55 East Monroe Street
Suite 3300
Chicago, Illinois 60603-5792

Recent Supreme Court Ruling Gives Whistleblowers More Time

SCOTUS delivered a unanimous opinion on May 13, 2019 affirming a Eleventh Circuit ruling that (1) the extended limitations period of up to 10 years applies to whistleblower-initiated False Claims Act lawsuits in which the government has declined to intervene and (2) whistleblowers in nonintervened cases are not "the official of the United States" referred to by the statute. This decision resolved a three circuit split. More

Where Does Attorney General William Barr Stand on the False Claims Act?

William Barr was confirmed as Attorney General by the Senate a few months ago, after testifying before the Senate Judiciary Committee in a hearing on January 15, 2019. Immediately following the hearing, The National Whistleblower Center ("NWC") Whistleblower Protection Blog reported with a sigh of relief that Barr had committed to "diligently enforce" the False Claims Act. This post also included a statement from NWC Executive Director Stephen M. Kohn, calling this a "major victory for all whistleblowers," since Barr was historically opposed to the qui tam provision in the False Claims Act that enables whistleblowers to sue on behalf of the government if they have independent knowledge that fraud is taking place. More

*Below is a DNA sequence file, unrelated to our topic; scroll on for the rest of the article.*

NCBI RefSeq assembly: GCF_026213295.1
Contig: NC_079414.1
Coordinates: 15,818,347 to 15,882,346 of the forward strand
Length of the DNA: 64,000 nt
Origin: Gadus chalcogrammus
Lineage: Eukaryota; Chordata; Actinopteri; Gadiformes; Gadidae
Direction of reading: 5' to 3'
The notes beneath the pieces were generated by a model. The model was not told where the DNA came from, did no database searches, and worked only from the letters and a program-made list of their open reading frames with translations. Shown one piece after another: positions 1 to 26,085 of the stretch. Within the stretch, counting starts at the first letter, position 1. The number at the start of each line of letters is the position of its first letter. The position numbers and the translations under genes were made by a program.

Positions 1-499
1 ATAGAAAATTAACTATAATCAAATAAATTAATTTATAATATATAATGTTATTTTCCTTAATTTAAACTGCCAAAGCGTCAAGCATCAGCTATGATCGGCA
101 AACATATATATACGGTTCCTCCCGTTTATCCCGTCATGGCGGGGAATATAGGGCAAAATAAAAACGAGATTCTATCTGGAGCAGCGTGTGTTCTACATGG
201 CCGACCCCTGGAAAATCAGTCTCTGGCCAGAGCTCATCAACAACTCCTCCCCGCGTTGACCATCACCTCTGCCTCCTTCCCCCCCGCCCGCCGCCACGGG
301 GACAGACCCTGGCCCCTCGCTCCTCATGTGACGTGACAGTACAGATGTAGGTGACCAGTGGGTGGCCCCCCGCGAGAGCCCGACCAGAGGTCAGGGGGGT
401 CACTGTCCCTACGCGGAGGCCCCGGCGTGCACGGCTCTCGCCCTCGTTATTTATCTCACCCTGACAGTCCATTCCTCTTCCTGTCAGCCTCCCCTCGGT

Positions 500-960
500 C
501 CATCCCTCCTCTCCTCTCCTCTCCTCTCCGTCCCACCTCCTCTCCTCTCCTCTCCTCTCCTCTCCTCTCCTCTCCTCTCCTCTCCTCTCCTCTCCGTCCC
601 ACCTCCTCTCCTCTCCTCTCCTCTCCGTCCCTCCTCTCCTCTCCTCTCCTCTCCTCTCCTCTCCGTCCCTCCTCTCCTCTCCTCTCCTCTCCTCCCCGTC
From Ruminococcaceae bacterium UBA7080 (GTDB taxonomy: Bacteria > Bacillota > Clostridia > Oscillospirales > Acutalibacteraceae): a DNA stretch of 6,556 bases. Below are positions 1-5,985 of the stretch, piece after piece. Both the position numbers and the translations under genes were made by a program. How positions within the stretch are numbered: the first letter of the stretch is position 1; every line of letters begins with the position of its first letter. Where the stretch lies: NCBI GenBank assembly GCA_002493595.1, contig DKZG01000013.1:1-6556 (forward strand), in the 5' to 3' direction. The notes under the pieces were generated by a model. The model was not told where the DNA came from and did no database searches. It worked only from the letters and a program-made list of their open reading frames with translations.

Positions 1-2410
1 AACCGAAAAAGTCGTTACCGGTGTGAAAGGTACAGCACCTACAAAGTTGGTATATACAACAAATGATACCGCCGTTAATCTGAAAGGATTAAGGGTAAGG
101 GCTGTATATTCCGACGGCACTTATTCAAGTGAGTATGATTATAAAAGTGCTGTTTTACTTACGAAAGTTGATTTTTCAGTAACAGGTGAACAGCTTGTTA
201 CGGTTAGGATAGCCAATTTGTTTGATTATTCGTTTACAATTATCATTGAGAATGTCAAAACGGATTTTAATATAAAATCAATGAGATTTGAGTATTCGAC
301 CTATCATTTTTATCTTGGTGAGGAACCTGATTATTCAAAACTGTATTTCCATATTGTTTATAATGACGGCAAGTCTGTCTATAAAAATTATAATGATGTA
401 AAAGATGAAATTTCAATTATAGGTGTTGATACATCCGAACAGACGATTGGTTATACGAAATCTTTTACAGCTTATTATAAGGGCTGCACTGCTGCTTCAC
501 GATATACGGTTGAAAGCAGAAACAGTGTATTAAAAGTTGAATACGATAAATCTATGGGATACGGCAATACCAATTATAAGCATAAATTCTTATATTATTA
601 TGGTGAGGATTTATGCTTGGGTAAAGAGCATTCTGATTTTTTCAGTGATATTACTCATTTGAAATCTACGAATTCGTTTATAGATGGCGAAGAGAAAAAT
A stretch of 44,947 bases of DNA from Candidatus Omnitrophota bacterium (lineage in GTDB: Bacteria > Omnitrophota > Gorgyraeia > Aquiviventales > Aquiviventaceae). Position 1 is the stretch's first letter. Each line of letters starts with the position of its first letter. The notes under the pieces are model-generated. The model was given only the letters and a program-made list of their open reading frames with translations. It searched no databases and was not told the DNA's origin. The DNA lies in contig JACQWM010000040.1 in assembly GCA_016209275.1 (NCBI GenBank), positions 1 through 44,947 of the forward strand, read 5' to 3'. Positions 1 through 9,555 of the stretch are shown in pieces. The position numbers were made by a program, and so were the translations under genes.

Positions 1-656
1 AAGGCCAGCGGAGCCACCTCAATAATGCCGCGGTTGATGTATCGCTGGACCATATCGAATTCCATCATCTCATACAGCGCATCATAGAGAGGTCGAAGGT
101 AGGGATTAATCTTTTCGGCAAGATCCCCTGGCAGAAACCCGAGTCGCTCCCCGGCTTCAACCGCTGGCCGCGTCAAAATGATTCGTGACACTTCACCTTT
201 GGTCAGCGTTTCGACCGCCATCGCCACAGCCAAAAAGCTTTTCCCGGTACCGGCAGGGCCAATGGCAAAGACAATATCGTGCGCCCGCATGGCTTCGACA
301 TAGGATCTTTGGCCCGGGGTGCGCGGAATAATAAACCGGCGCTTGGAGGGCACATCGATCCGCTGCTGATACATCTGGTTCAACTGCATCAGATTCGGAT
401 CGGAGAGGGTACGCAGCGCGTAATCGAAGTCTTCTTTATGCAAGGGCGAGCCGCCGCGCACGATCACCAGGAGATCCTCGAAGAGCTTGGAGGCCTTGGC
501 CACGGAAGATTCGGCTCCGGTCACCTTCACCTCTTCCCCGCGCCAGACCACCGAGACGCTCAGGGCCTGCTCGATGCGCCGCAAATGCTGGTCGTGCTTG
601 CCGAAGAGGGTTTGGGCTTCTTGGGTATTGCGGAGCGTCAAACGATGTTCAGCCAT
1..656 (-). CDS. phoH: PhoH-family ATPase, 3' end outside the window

Photo of

The Brand Memo – Everything You Need to Know

The Brand memo was issued in January 2018 by then-Associate Attorney General Rachel Brand, limiting the use of guidance documents in civil enforcement actions and preventing DOJ attorneys from using informal agency guidance as binding law.  To understand more, it is important to first understand the Sessions memo.  More